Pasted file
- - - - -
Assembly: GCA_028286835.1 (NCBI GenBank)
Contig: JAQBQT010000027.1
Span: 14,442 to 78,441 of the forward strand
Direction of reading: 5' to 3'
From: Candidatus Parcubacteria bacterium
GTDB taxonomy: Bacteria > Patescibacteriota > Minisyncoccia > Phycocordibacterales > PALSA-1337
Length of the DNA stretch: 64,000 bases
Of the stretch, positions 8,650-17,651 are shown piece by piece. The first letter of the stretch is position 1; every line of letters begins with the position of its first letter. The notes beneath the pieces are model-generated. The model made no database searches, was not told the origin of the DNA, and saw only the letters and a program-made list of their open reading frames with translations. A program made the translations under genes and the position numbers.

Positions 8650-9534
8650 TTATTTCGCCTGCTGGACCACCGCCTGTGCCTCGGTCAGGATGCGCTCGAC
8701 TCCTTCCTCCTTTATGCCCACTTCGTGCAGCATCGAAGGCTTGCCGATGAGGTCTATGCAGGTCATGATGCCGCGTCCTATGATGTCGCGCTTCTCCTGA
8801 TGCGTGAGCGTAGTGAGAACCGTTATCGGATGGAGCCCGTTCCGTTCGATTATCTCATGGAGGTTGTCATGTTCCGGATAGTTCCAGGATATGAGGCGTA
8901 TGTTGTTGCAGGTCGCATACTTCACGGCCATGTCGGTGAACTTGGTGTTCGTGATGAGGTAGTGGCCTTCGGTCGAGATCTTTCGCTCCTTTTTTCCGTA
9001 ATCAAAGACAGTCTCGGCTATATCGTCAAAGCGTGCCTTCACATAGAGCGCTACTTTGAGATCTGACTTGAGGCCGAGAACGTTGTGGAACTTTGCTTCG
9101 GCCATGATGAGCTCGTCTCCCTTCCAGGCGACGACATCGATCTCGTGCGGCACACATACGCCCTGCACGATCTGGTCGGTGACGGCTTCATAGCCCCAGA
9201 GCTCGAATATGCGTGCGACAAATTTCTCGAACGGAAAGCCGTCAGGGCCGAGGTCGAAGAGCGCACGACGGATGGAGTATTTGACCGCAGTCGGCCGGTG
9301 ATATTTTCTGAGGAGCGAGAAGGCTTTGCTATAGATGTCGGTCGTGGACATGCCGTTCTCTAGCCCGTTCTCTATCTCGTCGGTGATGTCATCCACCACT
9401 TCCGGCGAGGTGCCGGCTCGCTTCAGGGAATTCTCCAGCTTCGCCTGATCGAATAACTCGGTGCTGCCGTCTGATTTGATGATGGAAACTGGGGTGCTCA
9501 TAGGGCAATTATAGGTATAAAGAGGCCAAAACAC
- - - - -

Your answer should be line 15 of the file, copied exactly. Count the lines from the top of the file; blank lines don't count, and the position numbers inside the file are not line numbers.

9101 GCCATGATGAGCTCGTCTCCCTTCCAGGCGACGACATCGATCTCGTGCGGCACACATACGCCCTGCACGATCTGGTCGGTGACGGCTTCATAGCCCCAGA